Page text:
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Two Ways to Roast the Perfect Chicken

When the temperatures plummet below zero, there’s nothing I crave more than some good old-fashioned comfort food. Whether it’s a skillet full of macaroni and cheese, a steaming bowl of rich and thick chili, or a plate full of buttered noodles, if it’s warm and filling, I want to eat it for dinner.

When I was back home from college, my favorite meal to request was roast chicken with all the fixings – basically, all of the flavors of Thanksgiving, but without all the fuss. Even when I took a break from meat-eating, I would happily fill my plate with mashed potatoes, cranberry sauce, and stuffing and still be completely satisfied.

As much as I love roast chicken, it wasn’t until recently that I attempted to make my old favorite meal by myself.  Chicken is on our menu in a big way these days. Last summer, we raised three dozen chickens and now have a full freezer to show for it. Although roasting a whole chicken may seem intimidating at first, it’s actually quite simple. And you’ll be greatly rewarded by a kitchen full of mouth-watering aromas as the chicken, herbs, and vegetables roast together in the oven.

My go-to oven-roasted chicken recipe calls for salting and peppering the interior of the bird, then stuffing the cavity with a quartered lemon, a few smashed garlic cloves, and fresh herbs such as rosemary, sage, or thyme. I then brush the exterior of the bird with olive oil or melted butter followed by a generous seasoning of salt and pepper.

The chicken is placed breast-side up on a roasting rack lined with onion slices. It is then roasted in the oven at 425 degrees for an hour to an hour and a half, or until the skin is golden brown, and a thermometer inserted into the meaty part of the thigh registers 165 degrees.  The worst part of this recipe is having the patience to let the chicken rest for 15 minutes after taking the sizzling bird out of the oven. Though you may want to dive right in and grab a forkful of the savory meat, resting time is essential to allow the juices to distribute evenly throughout the bird. Trust me, the wait will be worth it when you bite into the juicy roast chicken, its tender meat lightly flavored with hints of garlic, citrus, and fresh herbs.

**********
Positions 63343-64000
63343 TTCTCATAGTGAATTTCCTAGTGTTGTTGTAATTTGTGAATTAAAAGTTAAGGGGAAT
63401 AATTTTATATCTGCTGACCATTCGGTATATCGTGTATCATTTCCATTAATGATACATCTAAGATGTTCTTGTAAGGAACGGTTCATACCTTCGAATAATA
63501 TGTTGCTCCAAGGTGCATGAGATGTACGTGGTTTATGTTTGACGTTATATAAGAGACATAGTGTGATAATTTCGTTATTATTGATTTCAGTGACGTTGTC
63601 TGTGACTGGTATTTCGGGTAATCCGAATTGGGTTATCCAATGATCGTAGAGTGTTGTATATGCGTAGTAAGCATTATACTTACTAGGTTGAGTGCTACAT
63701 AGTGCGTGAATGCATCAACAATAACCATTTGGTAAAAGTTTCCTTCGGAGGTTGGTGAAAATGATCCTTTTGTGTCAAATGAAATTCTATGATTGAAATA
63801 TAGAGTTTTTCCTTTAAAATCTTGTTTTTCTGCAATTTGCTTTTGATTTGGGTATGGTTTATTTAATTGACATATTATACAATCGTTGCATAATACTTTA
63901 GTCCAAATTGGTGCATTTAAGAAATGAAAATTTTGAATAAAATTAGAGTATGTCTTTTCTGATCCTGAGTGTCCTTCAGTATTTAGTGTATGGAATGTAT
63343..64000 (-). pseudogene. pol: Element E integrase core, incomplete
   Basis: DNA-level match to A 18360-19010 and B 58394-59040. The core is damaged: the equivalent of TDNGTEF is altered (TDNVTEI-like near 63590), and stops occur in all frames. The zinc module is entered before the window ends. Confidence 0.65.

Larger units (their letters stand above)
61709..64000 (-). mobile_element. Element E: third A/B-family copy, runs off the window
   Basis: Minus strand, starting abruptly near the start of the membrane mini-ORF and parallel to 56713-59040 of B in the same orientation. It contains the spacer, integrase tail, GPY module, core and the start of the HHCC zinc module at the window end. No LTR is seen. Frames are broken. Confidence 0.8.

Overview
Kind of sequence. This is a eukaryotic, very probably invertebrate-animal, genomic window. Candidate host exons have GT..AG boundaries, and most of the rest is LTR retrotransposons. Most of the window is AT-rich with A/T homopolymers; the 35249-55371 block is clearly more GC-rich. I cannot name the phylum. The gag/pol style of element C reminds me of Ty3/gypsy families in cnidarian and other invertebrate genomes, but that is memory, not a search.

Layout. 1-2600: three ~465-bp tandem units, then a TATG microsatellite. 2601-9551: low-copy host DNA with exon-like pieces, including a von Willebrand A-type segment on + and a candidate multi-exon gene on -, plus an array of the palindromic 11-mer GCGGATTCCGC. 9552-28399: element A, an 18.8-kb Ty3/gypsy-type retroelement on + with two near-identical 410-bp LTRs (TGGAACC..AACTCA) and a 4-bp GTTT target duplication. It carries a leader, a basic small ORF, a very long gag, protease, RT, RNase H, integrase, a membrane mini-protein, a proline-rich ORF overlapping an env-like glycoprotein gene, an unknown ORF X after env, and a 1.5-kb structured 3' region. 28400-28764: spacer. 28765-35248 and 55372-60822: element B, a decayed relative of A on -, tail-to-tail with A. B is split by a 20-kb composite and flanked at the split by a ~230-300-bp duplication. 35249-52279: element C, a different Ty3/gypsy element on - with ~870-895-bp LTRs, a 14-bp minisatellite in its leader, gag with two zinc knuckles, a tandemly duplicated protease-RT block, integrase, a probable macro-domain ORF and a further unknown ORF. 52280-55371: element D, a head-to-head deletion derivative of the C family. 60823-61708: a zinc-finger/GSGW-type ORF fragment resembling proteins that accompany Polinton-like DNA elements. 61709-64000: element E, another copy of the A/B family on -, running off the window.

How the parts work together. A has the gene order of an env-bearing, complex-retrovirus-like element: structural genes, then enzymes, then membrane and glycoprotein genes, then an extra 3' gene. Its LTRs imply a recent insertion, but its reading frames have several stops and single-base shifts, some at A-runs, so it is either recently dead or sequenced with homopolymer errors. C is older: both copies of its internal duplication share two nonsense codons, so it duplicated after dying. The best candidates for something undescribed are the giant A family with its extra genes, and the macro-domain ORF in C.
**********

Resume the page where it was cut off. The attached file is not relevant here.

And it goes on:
My new favorite way to roast a chicken is a more unconventional method – using my slow cooker. The benefit of using a slow cooker is both the set-it-and-forget-it cooking method and the ease of clean-up. And the assurance that your oven won’t be a huge smoking mess from splattering butter or oil as the chicken cooks, something I may have experienced once or twice before. The slow-cooker method is fairly similar to the method I have already described. When making a roast chicken in the slow cooker, I first add a layer of chopped carrots, celery, and onion to the bottom of the slow cooker bowl. Then I add the chicken, again stuffed with lemon, herbs, and garlic, to the slow cooker, breast-side up. I rub the chicken with olive oil, and then season it with a mix of salt, pepper, garlic powder, and smoked paprika. Finally, before placing the lid on the slow cooker, I tuck a piece of parchment paper over the bird to help keep the moisture in.

Then the chicken is cooked on high for 2 hours, or on low for 4 to 6 hours. The downside of the slow cooker method is that you won’t get the crisp skin roasting in the oven affords you. If you prefer a roast chicken with crispy skin, after it has cooked, simply transfer the chicken to an oven safe dish and place it under the broiler for 3 to 5 minutes, or until the skin is golden brown.

Another thing I love about roasting a whole chicken is that it provides a great beginning for a delicious chicken broth, which you can make either on your stovetop or in your slow cooker. Once made, the chicken broth is easily stored in the freezer. That means the next time I’m craving comfort food, I just have to pull the broth out of my freezer to make a delicious bowl of homemade chicken noodle soup – yet another meal perfect for a cold and snowy winter’s day.

Susan Bronson grew up in southwestern Ohio. After stints in Chicago, Wyoming, and Philadelphia, she moved to the Northwoods with her husband in 2012. She has worked as a science editor for a publishing company since 2005 and has written the food blog A Less Processed Life since 2010. Aside from cooking and eating (which go hand in hand with food blogging), she enjoys spending time in the great outdoors, reading, practicing yoga, and watching way more reality TV than she would like to admit.
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